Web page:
DisplayMate crowns 9.7-inch iPad Pro the best LCD display

JC Torres - Apr 13, 2016, 3:00 am CDT
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DisplayMate crowns 9.7-inch iPad Pro the best LCD display

It is really no surprise that the newest and smaller 9.7-inch iPad Pro would outperfrom the iPad Air 2 in the display department, since it does outrank it everywhere else except in price. It is, however, perhaps unexpected that this iPad Pro would also trump all other LCD displays, including the larger 12.9-inch iPad Pro (except in one case). That is definitely the finding that DisplayMate reached with the iPad Pro, claiming unambiguously that it was by far the best performing LCD screen they have ever tested.

Although the new iPad Pro and the iPad Air 2 share the same screen size and resolution, the former immediately sets itself apart with the True Tone feature not found even in the larger iPad Pro. However, DisplayMate’s tests go beyond that feature and they still found the iPad Pro to be near perfect among other LCD screens.

For one, the tablet actually supports two color gamuts. The first is the usual sRGB/Rec.709 that is used for almost all content for the Internet, TVs, monitors, etc. But in addition, it also supports DCI-P3 Wide Color Gamut that is used in more recent 4K UHD TV sets as well as Digital Cinema. The 9.7-inch iPad Pro is also recorded to have the brightest screen they have ever measured, with a score of 511 nits, 20% higher than the iPad Air 2’s 415 nits. In addition, Apple’s new anti-reflectance coating gives it the lowest reflectance on any mobile display.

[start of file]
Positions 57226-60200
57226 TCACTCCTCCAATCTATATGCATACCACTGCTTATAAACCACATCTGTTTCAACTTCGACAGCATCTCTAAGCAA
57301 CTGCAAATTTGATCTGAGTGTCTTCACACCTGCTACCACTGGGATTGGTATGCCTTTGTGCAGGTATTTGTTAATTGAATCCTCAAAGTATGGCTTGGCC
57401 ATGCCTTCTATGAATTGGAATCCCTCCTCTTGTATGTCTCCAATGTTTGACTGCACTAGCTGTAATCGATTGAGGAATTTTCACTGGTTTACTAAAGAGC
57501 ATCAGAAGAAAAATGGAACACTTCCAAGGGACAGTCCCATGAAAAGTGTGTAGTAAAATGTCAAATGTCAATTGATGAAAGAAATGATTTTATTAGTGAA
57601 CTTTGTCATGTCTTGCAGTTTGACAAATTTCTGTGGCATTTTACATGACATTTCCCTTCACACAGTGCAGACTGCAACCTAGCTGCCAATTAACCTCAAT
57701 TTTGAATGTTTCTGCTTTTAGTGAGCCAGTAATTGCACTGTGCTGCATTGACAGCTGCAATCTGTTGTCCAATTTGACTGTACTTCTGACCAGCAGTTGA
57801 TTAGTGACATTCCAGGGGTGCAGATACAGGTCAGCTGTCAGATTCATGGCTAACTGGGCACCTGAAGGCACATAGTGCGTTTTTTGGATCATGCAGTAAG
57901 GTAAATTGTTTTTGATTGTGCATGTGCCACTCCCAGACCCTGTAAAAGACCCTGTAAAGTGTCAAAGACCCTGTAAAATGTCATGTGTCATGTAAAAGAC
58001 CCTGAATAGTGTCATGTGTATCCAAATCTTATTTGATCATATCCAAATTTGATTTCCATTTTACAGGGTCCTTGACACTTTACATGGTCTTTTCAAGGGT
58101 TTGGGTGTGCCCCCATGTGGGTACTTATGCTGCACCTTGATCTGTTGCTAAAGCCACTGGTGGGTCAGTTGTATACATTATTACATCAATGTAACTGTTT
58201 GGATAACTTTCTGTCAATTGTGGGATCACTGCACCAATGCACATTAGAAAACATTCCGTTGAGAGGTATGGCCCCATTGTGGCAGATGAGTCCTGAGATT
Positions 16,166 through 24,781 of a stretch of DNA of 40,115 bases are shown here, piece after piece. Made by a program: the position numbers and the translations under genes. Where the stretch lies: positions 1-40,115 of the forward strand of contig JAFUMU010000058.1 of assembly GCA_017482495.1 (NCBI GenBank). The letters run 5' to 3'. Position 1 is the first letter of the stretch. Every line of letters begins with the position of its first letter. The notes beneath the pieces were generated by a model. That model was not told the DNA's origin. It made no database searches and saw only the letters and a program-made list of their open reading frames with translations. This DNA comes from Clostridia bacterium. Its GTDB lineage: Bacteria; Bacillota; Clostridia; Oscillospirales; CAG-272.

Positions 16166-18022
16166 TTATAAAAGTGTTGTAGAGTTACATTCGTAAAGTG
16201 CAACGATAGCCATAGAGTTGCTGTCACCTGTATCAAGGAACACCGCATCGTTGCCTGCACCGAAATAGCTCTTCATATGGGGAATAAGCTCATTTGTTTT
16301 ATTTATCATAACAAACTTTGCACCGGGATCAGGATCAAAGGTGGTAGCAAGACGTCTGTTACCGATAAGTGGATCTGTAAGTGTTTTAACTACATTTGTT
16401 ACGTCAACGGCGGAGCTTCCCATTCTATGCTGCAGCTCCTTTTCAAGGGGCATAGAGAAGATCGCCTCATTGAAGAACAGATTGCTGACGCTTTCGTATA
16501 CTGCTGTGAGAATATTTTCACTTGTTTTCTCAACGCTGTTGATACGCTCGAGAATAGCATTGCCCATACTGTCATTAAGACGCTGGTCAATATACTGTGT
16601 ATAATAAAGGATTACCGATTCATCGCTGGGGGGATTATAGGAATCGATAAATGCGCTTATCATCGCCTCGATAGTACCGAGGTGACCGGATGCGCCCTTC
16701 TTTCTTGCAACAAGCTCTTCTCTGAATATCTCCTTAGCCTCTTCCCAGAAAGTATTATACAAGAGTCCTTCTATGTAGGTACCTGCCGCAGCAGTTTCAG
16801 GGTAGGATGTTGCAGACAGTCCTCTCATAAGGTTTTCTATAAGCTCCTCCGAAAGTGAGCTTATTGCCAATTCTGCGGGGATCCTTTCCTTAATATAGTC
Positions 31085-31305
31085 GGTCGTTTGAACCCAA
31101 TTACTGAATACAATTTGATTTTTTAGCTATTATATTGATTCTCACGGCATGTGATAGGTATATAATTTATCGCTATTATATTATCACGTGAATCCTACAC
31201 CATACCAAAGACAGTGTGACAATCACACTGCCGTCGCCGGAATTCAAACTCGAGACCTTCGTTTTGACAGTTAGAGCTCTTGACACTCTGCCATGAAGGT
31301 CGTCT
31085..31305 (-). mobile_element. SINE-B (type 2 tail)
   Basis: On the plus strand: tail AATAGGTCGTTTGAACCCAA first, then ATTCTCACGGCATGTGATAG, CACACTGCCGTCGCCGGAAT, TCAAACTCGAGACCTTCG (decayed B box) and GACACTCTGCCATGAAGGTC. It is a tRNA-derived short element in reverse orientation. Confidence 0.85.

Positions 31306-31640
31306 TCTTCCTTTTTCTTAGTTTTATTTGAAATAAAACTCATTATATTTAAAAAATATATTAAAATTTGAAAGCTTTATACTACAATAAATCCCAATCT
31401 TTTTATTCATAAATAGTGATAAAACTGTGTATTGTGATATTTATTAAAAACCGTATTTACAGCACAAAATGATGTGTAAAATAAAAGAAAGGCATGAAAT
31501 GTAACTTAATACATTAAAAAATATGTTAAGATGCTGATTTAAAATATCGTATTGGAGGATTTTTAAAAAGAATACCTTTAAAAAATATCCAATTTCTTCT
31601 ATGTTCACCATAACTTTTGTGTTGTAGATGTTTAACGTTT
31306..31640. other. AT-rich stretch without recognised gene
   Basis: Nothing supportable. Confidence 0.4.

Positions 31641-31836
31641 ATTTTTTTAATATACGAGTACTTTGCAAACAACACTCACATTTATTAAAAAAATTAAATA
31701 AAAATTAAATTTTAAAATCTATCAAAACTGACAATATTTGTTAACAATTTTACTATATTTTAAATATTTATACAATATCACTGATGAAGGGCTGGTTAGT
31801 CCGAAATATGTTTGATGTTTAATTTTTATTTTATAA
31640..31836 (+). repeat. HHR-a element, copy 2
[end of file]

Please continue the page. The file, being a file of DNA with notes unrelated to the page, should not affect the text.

The one area where the 9.7-inch iPad Pro actually failed to impress was in contrast ratio. Although it scored a good 1,022, it fell short of the larger iPad Pro’s 1,631. Aside from this, screen size, and pixel resolution, however, the smaller iPad Pro wins in all other areas. At least as far as displays are concerned.

DisplayMate posits that some of these features could very well make it to the iPhone 7, especially the adoption of DCI-P3 Wide Color Gamut as well as the new anti-reflectance coating. Apple does seem to be still finding ways to perfect its LCD screens, which could perhaps raise doubts about its rumored switch to OLED soon.

SOURCE: DisplayMate


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